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I have doubts about the following problem (Problem 3.21 from Sipser's "Introduction to the Theory of Computation"):

Let $c_1 x^n + c_2 x^{n-1} + \cdots + c_n x + c_{n+1}$ be a polynomial with a root at $x=x_0$. Let $c_{\rm max}$ be the largest absolute value of a $c_i$. Show that

$$|x_0|<(n+1)\dfrac{c_{\rm max}}{c_1}.$$

Here is how I was able to approach it (I'm unsure that it's correct):

Making the polynomial equal zero (in this case, $x=x_0$):

$$c_1 x_0^n + c_2 x_0^{n-1} + \cdots + c_n x_0 + c_{n+1} = 0$$

Rearranging the terms:

$$c_1 x_0^n = -(c_2 x_0^{n-1} + \cdots + c_n x_0 + c_{n+1})$$

Taking the absolute value of both sides:

$$|c_1 x_0^n| = |c_2 x_0^{n-1} + \cdots + c_n x_0 + c_{n+1}|$$

Applying triangle inequality:

$$|c_1 x_0^n| \leq |c_2 x_0^{n-1}| + \cdots + |c_n x_0| + |c_{n+1}|$$

The inequality above still holds if we substitute $c_{max}$ for all coefficients:

$$|c_1 x_0^n| \leq |c_{max}| ( 1 + |x_0| + \cdots + |x_0^{n-1}| )$$

The inequality also holds if we substitute $n x_0^{n-1}$ for $1 + |x_0| + \cdots + |x_0^{n-1}|$ (because this sum has $n$ terms and $x_0^{n-1}$ is the largest one if $x_0>1$):

$$|c_1 x_0^n| \leq |c_{\rm max}| n |x_0^{n-1}|$$

$$|x_0| \leq n \dfrac{|c_{\rm max}|}{|c_1|}$$

From the above result, it is true that:

$$|x_0| < (n+1) \dfrac{|c_{\rm max}|}{|c_1|}$$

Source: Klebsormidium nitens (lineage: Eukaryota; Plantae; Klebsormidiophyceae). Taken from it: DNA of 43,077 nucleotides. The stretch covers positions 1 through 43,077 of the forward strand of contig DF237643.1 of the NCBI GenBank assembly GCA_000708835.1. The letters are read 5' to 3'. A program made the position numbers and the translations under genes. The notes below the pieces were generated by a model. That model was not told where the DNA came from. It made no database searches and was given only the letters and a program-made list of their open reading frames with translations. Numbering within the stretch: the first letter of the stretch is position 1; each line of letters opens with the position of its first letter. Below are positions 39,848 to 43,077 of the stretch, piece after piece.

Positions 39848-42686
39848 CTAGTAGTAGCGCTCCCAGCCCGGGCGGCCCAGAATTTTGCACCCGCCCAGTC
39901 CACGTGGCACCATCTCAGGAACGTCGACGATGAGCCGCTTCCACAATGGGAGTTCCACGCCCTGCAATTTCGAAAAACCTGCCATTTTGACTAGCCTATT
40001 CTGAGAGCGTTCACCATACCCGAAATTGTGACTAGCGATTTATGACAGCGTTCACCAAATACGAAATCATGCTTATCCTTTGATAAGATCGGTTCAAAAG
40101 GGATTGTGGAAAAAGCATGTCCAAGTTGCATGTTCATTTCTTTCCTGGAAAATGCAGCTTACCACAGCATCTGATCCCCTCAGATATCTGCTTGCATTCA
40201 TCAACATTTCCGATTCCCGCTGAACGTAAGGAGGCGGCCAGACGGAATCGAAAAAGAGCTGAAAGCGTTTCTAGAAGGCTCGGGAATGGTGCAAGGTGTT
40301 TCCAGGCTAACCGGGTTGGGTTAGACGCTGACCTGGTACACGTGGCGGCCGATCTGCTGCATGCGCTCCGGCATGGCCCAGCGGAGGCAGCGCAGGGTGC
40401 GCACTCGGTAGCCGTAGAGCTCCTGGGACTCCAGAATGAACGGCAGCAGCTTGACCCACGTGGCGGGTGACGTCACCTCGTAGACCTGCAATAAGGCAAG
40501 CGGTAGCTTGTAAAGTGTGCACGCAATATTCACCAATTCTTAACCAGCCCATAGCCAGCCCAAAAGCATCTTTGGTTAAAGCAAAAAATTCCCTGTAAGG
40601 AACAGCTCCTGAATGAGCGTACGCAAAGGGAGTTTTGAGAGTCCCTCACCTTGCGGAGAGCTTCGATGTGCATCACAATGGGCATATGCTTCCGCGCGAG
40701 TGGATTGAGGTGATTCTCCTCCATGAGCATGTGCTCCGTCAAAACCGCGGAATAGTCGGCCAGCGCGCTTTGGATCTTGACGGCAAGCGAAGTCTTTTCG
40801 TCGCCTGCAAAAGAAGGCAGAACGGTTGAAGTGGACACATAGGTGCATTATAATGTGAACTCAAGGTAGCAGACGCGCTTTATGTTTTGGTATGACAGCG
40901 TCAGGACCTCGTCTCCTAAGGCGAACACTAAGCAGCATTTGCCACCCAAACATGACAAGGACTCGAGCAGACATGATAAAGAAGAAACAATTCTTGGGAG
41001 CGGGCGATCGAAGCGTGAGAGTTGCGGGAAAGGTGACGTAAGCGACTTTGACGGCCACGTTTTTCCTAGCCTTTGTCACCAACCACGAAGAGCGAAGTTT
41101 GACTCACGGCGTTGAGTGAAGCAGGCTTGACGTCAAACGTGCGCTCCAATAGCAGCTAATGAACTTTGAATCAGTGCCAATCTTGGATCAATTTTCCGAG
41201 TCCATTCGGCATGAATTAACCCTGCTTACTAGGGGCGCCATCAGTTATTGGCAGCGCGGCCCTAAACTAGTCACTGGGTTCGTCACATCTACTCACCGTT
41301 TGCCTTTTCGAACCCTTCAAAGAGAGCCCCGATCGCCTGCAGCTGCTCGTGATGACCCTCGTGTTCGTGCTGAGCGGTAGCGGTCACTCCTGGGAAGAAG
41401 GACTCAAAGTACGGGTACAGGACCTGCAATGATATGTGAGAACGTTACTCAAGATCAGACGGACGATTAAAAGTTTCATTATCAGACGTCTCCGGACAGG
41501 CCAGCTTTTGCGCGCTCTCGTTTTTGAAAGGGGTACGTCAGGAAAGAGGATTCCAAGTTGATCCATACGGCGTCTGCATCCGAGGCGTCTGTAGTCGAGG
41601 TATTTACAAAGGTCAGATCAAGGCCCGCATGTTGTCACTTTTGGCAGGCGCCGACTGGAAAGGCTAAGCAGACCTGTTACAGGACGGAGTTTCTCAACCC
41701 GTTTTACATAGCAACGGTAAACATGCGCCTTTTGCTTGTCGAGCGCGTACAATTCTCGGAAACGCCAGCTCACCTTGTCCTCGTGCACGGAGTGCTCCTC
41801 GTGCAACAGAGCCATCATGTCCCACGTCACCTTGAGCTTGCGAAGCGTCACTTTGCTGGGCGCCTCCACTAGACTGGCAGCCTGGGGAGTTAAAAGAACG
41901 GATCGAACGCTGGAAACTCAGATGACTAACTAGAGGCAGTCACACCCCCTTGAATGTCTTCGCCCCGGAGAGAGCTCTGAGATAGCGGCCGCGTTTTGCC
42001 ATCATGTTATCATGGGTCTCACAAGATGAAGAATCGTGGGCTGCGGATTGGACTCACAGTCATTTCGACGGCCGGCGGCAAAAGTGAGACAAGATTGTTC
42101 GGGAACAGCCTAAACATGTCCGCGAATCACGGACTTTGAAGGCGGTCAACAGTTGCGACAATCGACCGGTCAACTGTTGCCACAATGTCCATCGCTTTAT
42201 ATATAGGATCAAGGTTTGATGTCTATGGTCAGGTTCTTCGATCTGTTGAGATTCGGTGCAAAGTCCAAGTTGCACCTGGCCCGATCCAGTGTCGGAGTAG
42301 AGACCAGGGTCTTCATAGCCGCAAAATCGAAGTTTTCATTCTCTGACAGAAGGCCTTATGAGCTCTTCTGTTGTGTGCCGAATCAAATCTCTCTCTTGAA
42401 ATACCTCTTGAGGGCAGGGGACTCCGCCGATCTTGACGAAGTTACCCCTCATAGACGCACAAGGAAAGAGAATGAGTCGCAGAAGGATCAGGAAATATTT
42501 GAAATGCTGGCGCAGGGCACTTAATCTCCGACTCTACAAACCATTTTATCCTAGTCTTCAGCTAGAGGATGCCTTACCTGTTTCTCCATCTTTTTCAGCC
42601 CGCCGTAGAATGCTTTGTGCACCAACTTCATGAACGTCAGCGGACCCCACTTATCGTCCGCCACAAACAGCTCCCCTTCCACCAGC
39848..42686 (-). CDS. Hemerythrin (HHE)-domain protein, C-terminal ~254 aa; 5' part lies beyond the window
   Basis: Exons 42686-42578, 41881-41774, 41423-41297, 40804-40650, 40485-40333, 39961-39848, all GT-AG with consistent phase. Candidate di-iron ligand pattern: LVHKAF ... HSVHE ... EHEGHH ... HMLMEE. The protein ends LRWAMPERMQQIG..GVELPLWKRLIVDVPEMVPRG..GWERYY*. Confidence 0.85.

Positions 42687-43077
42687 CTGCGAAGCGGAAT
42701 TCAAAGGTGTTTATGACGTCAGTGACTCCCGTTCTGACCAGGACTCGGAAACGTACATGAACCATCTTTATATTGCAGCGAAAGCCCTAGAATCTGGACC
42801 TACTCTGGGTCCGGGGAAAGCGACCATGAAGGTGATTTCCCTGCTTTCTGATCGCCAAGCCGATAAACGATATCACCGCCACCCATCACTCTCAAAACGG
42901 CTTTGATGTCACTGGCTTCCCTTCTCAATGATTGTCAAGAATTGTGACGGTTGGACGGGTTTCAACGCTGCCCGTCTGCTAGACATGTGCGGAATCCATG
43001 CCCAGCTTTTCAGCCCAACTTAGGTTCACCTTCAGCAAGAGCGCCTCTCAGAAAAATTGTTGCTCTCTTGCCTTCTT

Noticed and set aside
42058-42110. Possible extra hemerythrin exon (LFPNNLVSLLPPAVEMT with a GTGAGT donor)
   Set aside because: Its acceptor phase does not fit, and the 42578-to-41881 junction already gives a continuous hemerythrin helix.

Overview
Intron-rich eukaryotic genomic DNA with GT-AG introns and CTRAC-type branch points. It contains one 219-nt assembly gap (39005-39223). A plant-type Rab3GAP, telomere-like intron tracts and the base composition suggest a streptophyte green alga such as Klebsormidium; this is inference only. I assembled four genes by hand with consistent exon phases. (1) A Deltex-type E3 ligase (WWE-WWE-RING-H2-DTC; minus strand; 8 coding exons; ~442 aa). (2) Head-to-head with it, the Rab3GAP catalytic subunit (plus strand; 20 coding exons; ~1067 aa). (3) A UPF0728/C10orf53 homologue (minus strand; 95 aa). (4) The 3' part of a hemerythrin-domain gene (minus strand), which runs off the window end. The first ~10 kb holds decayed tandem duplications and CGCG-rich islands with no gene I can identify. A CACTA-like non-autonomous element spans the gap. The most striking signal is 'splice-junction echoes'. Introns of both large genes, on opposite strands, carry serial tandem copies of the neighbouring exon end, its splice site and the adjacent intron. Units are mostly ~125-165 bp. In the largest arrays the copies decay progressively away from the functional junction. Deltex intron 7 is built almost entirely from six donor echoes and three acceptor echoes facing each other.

The above result is very close to the desired result, except that it should be $|x_0|<(n+1)\dfrac{c_{\rm max}}{c_1}$ (without the absolute bars).

Is this approach correct?


Edit: As pointed out in the comments, I also have to consider the case where $x_0\leq 1$.

If $x_0\leq 1$ then $\max(1, |x_0|,\cdots,|x_0|^{n-1}) = 1$, so $|c_1x_0^n|\leq |c_{\rm max}|n$, and $|x_0|\leq \left(n\dfrac{c_{\rm max}}{|c_1|}\right)^{1/n}$.

Since $c_{\rm max}\geq c_1$:

$|x_0| \leq \left(n\dfrac{c_{\rm max}}{|c_1|}\right)^{1/n}\leq n\dfrac{c_{\rm max}}{|c_1|} \leq (n+1) \dfrac{c_{\rm max}}{|c_1|}$.

Is this correct?

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$x^{n-1}$ is only the largest term if $x>1$ –  Ethan Jun 20 '13 at 12:10
    
@Ethan: I added this observation to the post. –  anonymous Jun 20 '13 at 12:21
    
...Good, but you are supposed to treat also the case $x\leqslant1$, not simply mention that you assume $x\gt1$ (and this case $x\leqslant1$ is not difficult but is not done at present). –  Did Jun 20 '13 at 12:40
    
@Did: I added an attempt for the case where $x_0\leq 1$. –  anonymous Jun 20 '13 at 13:06
    
@anonymous Please do not use \dfrac, or other commands giving vertically verbose expressions, in question titles -- this is a policy to ensure that the scarce space on the main page is distributed evenly over the questions. See here for more information. Please take this into consideration for future questions. Thanks in advance. –  Lord_Farin Jun 20 '13 at 13:23
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1 Answer

Sipser's $c_{max}$ is by definition the absolute value. He forgot to mention that $c_1$ should be positive. Otherwise the inequality does not make sense.

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Seems a comment, more than an answer. –  enzotib Jun 20 '13 at 13:34
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OP presented a solution and was wondering about the difference between their solution (with absolute values) and the expected answer (without absolute values). I pointed out that in fact the answer without the absolute values is incorrect. –  user72694 Jun 20 '13 at 13:39
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